Best Buy on Monday said it will significant reduce its focus on sales of compact discs, better known as CDs, though the electronics retailer denied reports that it would discontinue the format entirely at its stores.
“The way people buy and listen to music has dramatically changed and, as a result, we are reducing the amount of space devoted to CDs in our stores,” Best Buy said in a statement. “However, we will still offer select CDs, vinyl and digital music options at all stores.”
CD sales have plunged in the last two decades amid the rise of digital music and streaming options. CD sales generated just $1.1 billion in 2017, down from a peak of $13.2 billion in 2000, according to the Record Industry Association of America. Sales figures by unit have also plummeted, from 942.5 million discs sold in 2000 to less than 88 million last year.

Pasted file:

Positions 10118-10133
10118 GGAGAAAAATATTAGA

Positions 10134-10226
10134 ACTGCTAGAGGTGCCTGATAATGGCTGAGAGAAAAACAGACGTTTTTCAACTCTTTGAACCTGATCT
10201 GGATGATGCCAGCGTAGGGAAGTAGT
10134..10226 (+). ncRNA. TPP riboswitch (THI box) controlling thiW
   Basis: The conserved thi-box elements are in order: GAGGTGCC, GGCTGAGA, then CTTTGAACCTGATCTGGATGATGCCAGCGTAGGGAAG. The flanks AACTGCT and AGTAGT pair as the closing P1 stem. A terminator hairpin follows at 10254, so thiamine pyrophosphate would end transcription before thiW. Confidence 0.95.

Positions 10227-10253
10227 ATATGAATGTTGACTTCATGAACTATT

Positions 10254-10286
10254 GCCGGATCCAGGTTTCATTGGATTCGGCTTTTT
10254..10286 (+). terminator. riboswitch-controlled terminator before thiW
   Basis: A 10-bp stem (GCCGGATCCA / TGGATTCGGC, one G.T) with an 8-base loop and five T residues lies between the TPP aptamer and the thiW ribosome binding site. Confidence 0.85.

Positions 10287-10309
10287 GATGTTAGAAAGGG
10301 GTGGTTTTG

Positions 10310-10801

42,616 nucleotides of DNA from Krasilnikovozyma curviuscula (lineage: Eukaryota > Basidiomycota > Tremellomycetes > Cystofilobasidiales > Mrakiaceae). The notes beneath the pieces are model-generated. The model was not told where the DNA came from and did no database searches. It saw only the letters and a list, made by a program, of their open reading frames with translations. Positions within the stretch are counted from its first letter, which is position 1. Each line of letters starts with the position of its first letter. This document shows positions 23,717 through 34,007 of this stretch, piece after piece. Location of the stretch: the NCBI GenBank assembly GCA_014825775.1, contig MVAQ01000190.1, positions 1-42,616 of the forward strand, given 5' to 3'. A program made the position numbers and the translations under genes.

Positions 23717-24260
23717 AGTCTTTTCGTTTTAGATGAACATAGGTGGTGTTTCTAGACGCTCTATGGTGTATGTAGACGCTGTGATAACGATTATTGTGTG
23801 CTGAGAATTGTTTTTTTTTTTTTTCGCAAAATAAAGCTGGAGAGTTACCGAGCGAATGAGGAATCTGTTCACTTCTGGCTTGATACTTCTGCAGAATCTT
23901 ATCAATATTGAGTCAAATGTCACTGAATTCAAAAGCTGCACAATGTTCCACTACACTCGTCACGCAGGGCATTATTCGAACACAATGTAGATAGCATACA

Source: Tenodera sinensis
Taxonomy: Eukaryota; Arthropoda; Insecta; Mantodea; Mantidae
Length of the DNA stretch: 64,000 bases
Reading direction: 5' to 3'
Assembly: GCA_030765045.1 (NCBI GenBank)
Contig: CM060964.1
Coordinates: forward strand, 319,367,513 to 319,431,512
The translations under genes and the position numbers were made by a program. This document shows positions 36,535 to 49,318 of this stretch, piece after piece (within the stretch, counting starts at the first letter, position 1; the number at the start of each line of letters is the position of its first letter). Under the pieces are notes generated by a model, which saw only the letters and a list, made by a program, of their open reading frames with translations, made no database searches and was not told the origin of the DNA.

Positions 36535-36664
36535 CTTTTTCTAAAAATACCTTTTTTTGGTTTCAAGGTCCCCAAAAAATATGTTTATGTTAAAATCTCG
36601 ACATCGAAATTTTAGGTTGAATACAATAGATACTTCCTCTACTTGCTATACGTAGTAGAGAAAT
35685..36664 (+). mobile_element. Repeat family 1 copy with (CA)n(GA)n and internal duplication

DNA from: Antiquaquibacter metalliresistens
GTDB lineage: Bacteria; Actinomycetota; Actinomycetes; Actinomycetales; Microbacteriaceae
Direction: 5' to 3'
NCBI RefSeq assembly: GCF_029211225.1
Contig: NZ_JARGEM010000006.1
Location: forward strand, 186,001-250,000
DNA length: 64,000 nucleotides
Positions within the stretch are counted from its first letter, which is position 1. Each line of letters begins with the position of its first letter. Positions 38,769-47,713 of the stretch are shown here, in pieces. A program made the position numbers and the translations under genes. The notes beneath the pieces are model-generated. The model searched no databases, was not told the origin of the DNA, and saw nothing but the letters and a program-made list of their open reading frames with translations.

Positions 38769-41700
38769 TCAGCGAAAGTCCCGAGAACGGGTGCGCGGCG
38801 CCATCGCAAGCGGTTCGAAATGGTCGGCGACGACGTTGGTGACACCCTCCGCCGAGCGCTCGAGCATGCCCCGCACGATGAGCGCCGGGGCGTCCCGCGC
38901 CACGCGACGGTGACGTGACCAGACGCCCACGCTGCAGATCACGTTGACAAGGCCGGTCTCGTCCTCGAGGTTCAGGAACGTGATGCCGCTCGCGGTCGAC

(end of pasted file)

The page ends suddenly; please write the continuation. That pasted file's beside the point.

Fortune was first to report Best Buy's plan to cut back on CD sales.
Multiple outlets reported in February that Best Buy planned to end CD sales entirely by July 1 due to declining revenue. The Verge reported that Best Buy earned just $40 million from CD sales annual, citing sources familiar with the matter.
Target was also said to be reconsidering its CD business. The retailer reportedly began selling CDs on a consignment basis, which means that it would only pay music labels for CDs that had already been purchased by store customers.